Shareholder Value(s): Index Fund ESG Activism and the New Millennial Corporate Governance

93 Southern California Law Review (Forthcoming 2020)

European Corporate Governance Institute - Law Working Paper 545/2020

80 Pages Posted: 22 Aug 2019 Last revised: 19 Oct 2020

See all articles by Michal Barzuza

Michal Barzuza

University of Virginia School of Law; ECGI

Quinn Curtis

University of Virginia School of Law

David H. Webber

Boston University School of Law

Date Written: August 19, 2019

Abstract

Major index fund operators have been criticized as ineffective stewards of the firms in which they are now the largest shareholders. While scholars debate whether this passivity is a serious problem, index funds’ generally docile approach to ownership is broadly acknowledged. However, this Article argues that the notion that index funds are passive owners overlooks an important dimension in which index funds have demonstrated outspoken, confrontational, and effective stewardship. Specifically, we document that index funds have taken a leading role in challenging management and voting against directors in order to advance board diversity and corporate sustainability. We show that index funds have engaged in a pattern of competitive escalation in their policies on ESG issues. Index funds’ confrontational and competitive activism on ESG is hard to square with their passive approach to more conventional corporate governance questions.

To explain this dichotomy in approaches, we argue that index funds are locked in a fierce contest to win the soon-to-accumulate assets of the millennial generation, who place a significant premium on social issues in their economic lives. With fee competition exhausted and returns irrelevant for index investors, signaling a commitment to social issues is one of the few dimensions on which index funds can differentiate themselves and avoid commoditization. For index funds, the threat of millennial migration to another fund is more significant than the threat of management retaliation. Furthermore, managers themselves, we argue, face intense pressure from their millennial employees and customers to respond to their social preferences. This three dimensional millennial effect—as investors, customers and employees—we argue, is an important development with the potential to provide a counterweight to the wealth-maximization paradigm of corporate governance.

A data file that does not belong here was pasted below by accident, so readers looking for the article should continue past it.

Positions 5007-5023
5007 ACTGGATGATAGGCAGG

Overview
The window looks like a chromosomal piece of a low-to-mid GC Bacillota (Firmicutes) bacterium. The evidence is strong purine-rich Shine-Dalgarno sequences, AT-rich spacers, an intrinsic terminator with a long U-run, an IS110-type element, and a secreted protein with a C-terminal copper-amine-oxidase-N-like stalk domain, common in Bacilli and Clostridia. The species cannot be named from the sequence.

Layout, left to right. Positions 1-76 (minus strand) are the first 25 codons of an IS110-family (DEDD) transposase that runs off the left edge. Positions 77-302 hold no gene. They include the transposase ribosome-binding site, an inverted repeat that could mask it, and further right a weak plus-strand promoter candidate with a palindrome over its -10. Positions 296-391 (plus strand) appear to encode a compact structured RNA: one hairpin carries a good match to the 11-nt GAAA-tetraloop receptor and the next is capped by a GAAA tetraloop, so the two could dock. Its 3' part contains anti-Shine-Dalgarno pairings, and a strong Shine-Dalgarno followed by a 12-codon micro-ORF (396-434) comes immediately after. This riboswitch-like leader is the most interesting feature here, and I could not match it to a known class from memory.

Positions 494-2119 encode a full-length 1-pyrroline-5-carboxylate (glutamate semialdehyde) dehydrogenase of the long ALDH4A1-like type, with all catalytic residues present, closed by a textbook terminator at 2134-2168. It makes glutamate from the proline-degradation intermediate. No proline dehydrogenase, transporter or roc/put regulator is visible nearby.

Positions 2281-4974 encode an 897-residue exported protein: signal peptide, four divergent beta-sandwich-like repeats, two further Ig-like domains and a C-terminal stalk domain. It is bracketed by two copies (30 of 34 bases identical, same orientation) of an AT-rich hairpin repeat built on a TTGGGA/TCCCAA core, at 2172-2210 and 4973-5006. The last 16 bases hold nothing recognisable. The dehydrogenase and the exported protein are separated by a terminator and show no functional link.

We marshal evidence for this new dynamic, situate it within the existing literature, and consider the implications for the debate over index funds as shareholders and corporate law generally.

Keywords: Index Funds, Shareholder Activism, Diversity, Millennials, maximizing shareholder value, corporate governance, corporate finance

JEL Classification: G11, G23, K22

Suggested Citation

Barzuza, Michal and Curtis, Quinn and Webber, David H., Shareholder Value(s): Index Fund ESG Activism and the New Millennial Corporate Governance (August 19, 2019). 93 Southern California Law Review (Forthcoming 2020) , European Corporate Governance Institute - Law Working Paper 545/2020, Available at SSRN: https://ssrn.com/abstract=3439516 or http://dx.doi.org/10.2139/ssrn.3439516

Michal Barzuza (Contact Author)

University of Virginia School of Law ( email )

580 Massie Road
Charlottesville, VA 22903
United States

HOME PAGE: http://https://www.law.virginia.edu/faculty/profile/mb9fg/1144316

ECGI ( email )

c/o the Royal Academies of Belgium
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Belgium

HOME PAGE: http://https://ecgi.global/users/michal-barzuza

Quinn Curtis

University of Virginia School of Law ( email )

580 Massie Road
Charlottesville, VA 22903
United States

HOME PAGE: http://https://www.law.virginia.edu/faculty/profile/qc3q/2298852

David H. Webber

Boston University School of Law ( email )

765 Commonwealth Avenue
Boston, MA 02215
United States
617-358-6194 (Phone)

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